Nissan dealers are fed up with NNA’s abusive tactics and are creating an alliance of Nissan dealers in hopes of negotiating favorable changes to NNA policies. These NNA practices include:
- Constant changes to incentive programs;
- Unreasonable and unattainable objectives under the Sales Growth Program;
- Efforts by Nissan to force changes in dealer operators;
- Unfair distribution of financial intervention funds;
- Lack of transparency in Tier 2 advertising expenditures;
- Arbitrary or abusive audits of dealer activities; and
- Actions which depress the return-on-sales to levels below industry average.
Nissan dealers believe that these practices do harm to the brand, devalue the franchise, and negatively impact dealers. Dealers believe that actions on the part of NNA contribute to a poor culture for the Nissan dealer body, as reflected in Dealer Attitude Survey results.
GM Tightens the Screws on Dealership Sale of Non-GM Parts and Service Contracts
On August 10, 2017, General Motors sent out bulletins 17-12 and 17-13 addressing the use of non-GM parts and non-GM service contracts. The concerns which have been raised by dealers include (i) that the required customer disclosure related to non-GM parts and non-GM service contracts will have the effect of causing customers to avoid the non-GM product which, in many cases, is a better product for both the customer and the dealership; and (ii) that the penalties proposed for violating the disclosure requirements are significant.
The good news is that the GM Sales and Service Agreement does not allow GM to require a separate disclosure including the type of language GM is asking dealers to convey to the customer as it relates to both the non-GM parts and service contracts. Instead, section 5.1.1 of the Dealer Agreement appears to only require that the customer be informed “in the purchase order or bill of sale” that the product is not a GM product.
If the proposed new disclosures are considered to be a unilateral expansion of the existing franchise requirements, dealers in some states have a right to protest the new procedures as an “adverse modification” of the franchise. A modification will be prohibited if it adversely and substantially alters the dealer’s rights, obligations and investment in the franchise. Dealers are required to file a protest within a certain period of time from receipt of notice of the proposed franchise modification. The proposed modification is then stayed until there is a final determination by the court.
As it relates to non-GM parts, the required disclosure language which states “GM reserves the right to invalidate the affected portions of the GM “Bumper-to-Bumper” New Vehicle Limited Warranty . . . for any vehicle . . . that is equipped with non-GM equipment, parts or accessories” also runs contrary to the federal Magnuson-Moss Warranty Act, 15 USC 2301 et seq. The Act prohibits a manufacturer from voiding a vehicle warranty or denying coverage under a warranty simply because non-OEM parts are installed or used on the vehicle. The only exception to this prohibition under the Act is if the non-OEM part causes damage to a warranted part on the vehicle. Instead of a broad reservation of rights to invalidate a customer’s vehicle warranty, any disclosure sought by GM should be limited to the language utilized in the Magnuson-Moss Warranty Act.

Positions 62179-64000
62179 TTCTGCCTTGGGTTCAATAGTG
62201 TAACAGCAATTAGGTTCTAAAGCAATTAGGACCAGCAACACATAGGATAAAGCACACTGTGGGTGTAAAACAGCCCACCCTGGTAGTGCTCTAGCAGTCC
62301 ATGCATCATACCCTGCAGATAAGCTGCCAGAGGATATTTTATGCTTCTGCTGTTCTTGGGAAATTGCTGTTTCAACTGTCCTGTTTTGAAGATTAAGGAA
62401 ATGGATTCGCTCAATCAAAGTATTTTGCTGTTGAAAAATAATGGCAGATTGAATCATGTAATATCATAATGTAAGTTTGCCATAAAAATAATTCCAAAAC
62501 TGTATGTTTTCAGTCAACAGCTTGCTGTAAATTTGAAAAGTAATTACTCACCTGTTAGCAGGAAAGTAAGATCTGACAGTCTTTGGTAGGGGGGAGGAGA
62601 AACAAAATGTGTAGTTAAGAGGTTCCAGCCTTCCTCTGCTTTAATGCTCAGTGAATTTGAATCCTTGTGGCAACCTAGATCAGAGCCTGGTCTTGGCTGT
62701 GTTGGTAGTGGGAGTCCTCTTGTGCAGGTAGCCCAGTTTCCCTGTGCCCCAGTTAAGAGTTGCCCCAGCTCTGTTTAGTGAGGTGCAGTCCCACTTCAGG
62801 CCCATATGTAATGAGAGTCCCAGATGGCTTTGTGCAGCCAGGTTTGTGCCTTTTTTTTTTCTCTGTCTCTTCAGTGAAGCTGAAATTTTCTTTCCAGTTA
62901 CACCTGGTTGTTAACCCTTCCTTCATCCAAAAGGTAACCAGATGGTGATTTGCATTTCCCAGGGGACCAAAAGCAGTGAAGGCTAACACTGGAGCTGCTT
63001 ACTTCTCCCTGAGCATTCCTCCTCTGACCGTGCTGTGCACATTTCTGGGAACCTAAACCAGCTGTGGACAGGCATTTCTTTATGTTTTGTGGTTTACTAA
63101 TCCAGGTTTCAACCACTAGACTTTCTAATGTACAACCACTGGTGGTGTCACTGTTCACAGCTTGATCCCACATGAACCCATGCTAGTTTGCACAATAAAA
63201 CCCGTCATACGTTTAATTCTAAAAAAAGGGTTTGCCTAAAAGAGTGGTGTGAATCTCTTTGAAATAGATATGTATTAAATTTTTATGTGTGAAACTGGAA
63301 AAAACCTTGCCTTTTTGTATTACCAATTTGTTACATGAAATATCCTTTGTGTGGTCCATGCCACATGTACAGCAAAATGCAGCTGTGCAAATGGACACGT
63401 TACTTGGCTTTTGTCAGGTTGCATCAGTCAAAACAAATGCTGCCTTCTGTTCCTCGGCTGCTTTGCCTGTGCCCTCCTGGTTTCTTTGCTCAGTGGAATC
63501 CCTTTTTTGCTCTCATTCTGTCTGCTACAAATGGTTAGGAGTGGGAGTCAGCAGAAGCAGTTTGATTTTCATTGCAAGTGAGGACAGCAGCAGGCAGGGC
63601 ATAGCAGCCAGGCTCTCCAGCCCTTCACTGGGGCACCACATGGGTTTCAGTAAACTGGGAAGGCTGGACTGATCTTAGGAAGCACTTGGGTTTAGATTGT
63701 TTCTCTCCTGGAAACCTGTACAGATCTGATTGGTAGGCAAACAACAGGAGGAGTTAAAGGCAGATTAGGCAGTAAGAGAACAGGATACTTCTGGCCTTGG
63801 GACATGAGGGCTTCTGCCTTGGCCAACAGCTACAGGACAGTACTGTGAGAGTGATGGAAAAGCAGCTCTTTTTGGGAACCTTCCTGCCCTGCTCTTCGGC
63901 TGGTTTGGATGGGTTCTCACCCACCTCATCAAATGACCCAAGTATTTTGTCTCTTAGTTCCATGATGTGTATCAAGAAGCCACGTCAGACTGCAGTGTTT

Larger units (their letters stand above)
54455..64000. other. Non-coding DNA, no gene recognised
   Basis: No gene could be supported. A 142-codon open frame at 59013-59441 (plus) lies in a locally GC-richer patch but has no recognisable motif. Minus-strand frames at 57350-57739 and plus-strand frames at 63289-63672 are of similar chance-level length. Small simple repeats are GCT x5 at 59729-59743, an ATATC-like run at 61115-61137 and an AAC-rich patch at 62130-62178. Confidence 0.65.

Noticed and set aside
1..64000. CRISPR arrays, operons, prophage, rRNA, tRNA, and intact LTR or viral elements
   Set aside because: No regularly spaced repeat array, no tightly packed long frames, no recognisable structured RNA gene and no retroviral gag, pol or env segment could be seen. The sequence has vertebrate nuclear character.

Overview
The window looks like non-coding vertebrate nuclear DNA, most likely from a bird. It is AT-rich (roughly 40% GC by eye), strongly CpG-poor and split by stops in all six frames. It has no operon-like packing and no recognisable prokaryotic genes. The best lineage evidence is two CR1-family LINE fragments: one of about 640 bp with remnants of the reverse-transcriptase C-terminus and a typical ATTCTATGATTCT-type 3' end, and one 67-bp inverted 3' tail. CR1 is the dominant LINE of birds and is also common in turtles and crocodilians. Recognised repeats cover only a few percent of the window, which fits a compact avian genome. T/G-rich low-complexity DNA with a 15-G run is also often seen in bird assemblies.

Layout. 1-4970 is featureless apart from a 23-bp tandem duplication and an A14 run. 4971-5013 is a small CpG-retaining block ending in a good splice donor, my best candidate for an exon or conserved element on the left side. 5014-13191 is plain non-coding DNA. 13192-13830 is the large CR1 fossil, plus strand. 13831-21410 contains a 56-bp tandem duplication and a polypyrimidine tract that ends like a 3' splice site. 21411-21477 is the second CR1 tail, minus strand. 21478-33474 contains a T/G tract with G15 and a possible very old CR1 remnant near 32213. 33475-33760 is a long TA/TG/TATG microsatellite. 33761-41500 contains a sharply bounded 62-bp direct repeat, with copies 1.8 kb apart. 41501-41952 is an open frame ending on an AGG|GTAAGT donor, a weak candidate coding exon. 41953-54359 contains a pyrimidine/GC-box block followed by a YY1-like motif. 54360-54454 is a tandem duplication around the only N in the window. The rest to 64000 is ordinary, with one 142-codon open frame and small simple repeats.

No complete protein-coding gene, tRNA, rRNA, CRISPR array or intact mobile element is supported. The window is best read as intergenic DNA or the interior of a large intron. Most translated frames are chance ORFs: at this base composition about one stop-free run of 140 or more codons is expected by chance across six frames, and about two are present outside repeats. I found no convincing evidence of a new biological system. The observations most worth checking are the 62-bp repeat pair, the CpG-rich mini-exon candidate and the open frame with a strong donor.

The penalties listed for failing to provide the customer disclosure include a $500 surcharge per incident, rendering the dealer ineligible for GM dealership opportunities, suspension from various current and future sales programs, including SFE and EBE and termination of the Dealer Agreement. The legality of these proposed penalties is questionable in that, as provided above, the Dealer Agreement only requires a simple disclosure in the purchase order or bill of sale. If the dealership is including the required disclosure on those documents then a penalty for failing to include a more expanded disclosure may not have any legal basis.
As relates to suspension from existing programs, we are told that there is no requirement in the SFE, EBE or Pinnacle programs, addressing disclosure of non-GM parts or service contracts. If so, there would be no basis in the program rules for a suspension from those programs. Moreover, to the extent that any penalty for failing to provide the required disclosures would be considered a chargeback, most state motor vehicle franchise laws prohibit any chargeback of incentives monies unless the claim made for those incentive monies is materially false or fraudulent or the dealer failed to reasonably substantiate the claim. Under the circumstances, there would appear to be a strong argument that any chargeback based upon these new and expanded disclosure requirements would fail under this requirement.
Author: Richard Sox
Richard Sox is a lawyer with the firm of Bass Sox Mercer PA (formerly known as Myers & Fuller PA).